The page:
“Sal” is an original, engaging, story that deals with child abuse with empathy and compassion without turning the children into victims defined by their abuser. It made me think, cry, smile and get angry, sometimes within the course of a single page.
Sal is a thirteen-year-old girl who, after months of planning, has fled with her ten-year-old sister, Peppa, from their home in Glasgow to the forests of the Scottish Highlands, where, with a Bear Grylls knife, a compass, waterproofs, a first aid kit and what she’s learned from the SAS Survival Handbook and watching YouTube videos, she intends to survive.
The main strength and the main limitation of the novel are that it is told entirely from Sal’s point of view. Sal has a unique voice, that Sharon Rooney brings to life with wonderful clarity in the audiobook version. When Sal is describing the mechanics of survival, from making a bender to shelter in or snaring, skinning and cooking a rabbit, she is matter-of-fact, competent and well-researched. When she thinks about her past, the reason for their flight and what she had to do to achieve it, she is initially much more oblique and finally heart-breakingly dispassionate. Only when she describes her sister, the always energetic, irrepressibly optimistic Peppa does real joy enter her tone.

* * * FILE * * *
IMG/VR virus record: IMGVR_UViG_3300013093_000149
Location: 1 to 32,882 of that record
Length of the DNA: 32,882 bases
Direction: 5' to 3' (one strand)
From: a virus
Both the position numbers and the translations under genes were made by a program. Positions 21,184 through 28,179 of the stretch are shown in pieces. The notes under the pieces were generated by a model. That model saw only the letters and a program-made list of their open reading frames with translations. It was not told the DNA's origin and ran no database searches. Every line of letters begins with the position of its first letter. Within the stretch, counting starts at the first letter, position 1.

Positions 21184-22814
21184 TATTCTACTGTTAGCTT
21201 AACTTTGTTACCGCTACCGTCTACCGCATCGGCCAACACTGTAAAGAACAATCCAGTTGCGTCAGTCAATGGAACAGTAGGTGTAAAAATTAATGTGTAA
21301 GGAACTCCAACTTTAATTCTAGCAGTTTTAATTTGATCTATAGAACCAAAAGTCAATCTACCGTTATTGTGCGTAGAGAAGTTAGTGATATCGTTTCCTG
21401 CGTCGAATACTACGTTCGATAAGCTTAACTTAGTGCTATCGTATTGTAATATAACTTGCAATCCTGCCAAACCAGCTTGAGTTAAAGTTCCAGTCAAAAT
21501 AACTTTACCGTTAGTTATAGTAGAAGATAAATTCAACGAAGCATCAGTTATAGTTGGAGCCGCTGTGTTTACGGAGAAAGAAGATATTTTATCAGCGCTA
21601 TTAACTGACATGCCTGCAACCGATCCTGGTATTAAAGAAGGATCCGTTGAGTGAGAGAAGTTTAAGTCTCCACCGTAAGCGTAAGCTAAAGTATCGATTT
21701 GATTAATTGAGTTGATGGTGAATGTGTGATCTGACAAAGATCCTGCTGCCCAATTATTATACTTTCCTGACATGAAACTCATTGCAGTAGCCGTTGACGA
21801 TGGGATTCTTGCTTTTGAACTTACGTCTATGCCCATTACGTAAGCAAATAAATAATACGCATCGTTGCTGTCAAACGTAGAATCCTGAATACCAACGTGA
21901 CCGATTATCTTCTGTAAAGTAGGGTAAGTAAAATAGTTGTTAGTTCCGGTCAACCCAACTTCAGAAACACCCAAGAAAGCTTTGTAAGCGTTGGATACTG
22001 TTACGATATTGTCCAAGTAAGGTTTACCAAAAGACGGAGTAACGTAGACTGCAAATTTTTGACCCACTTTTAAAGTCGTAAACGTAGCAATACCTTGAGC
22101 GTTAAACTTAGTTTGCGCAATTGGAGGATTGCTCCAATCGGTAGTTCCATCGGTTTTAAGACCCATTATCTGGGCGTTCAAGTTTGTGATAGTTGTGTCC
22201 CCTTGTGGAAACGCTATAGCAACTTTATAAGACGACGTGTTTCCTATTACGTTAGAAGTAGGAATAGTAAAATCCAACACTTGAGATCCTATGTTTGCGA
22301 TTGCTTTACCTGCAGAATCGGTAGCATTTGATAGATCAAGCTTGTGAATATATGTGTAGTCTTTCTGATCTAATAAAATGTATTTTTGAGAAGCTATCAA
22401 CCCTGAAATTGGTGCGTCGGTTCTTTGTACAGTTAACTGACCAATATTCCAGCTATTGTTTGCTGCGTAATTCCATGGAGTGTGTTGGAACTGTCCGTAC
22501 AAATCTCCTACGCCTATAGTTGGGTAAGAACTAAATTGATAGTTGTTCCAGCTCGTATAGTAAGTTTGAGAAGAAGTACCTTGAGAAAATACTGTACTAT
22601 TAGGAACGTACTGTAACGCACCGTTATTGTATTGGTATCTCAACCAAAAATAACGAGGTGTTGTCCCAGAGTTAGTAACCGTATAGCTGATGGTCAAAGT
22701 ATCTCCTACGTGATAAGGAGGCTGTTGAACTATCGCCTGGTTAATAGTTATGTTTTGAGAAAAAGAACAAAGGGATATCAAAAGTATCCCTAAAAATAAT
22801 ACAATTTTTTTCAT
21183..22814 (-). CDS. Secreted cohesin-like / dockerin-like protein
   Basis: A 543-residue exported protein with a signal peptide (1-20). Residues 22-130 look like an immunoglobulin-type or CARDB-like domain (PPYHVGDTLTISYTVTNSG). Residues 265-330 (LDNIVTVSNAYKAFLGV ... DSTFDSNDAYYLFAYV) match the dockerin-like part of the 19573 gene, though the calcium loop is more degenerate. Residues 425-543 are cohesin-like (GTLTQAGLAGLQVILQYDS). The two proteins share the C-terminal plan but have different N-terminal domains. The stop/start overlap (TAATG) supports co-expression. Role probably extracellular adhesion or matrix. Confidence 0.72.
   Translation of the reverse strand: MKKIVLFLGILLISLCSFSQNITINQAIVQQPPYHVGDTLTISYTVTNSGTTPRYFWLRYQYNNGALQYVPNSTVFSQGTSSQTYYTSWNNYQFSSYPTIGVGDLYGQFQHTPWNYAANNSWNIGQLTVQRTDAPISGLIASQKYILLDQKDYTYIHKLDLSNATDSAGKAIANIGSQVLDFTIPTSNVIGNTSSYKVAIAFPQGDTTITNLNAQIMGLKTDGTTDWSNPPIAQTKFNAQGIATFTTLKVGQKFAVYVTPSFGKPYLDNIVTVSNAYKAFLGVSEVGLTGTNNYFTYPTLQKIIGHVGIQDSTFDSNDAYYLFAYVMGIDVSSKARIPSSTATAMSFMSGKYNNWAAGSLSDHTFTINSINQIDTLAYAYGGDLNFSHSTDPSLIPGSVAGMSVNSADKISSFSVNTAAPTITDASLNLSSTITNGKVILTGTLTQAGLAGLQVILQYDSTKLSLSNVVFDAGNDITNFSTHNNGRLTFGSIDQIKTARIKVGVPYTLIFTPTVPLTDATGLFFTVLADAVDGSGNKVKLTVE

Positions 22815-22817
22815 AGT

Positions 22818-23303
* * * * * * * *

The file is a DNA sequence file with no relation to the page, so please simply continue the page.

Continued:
I was quickly invested in Sal and her endeavours and then, as I slowly began to understand their cause and their cost, deeply worried for her.
The first half of the book was totally engrossing but I couldn’t see how the Sal could resolve the situation she was in. Then a new character is introduced, a doctor in her seventies, who is living in a bender in the forest. She helps the girls both to survive and to resolve their situation.
The Doctor an interesting history: childhood in wartime Germany, trauma in the fall of Berlin to the Russians, being a doctor in the DDR and defecting to Scotland, building a life here and then the choices that led to her woodland life. One of the problems is that we learn all of this from Sal, filtered by her understanding of the story and her fact-focused way of collecting a story. I found the Doctor to be a little too much of a plot device.
Yet the plot remained original and surprising. The final resolution was perhaps a little too neat or perhaps Sal just doesn’t want to talk about the messy parts or isn’t willing to see them yet.
“Sal” is a very satisfying, thought-provoking but accessible novel. Sal herself is someone who will live in my memory for a long time. What more can I ask of a novel?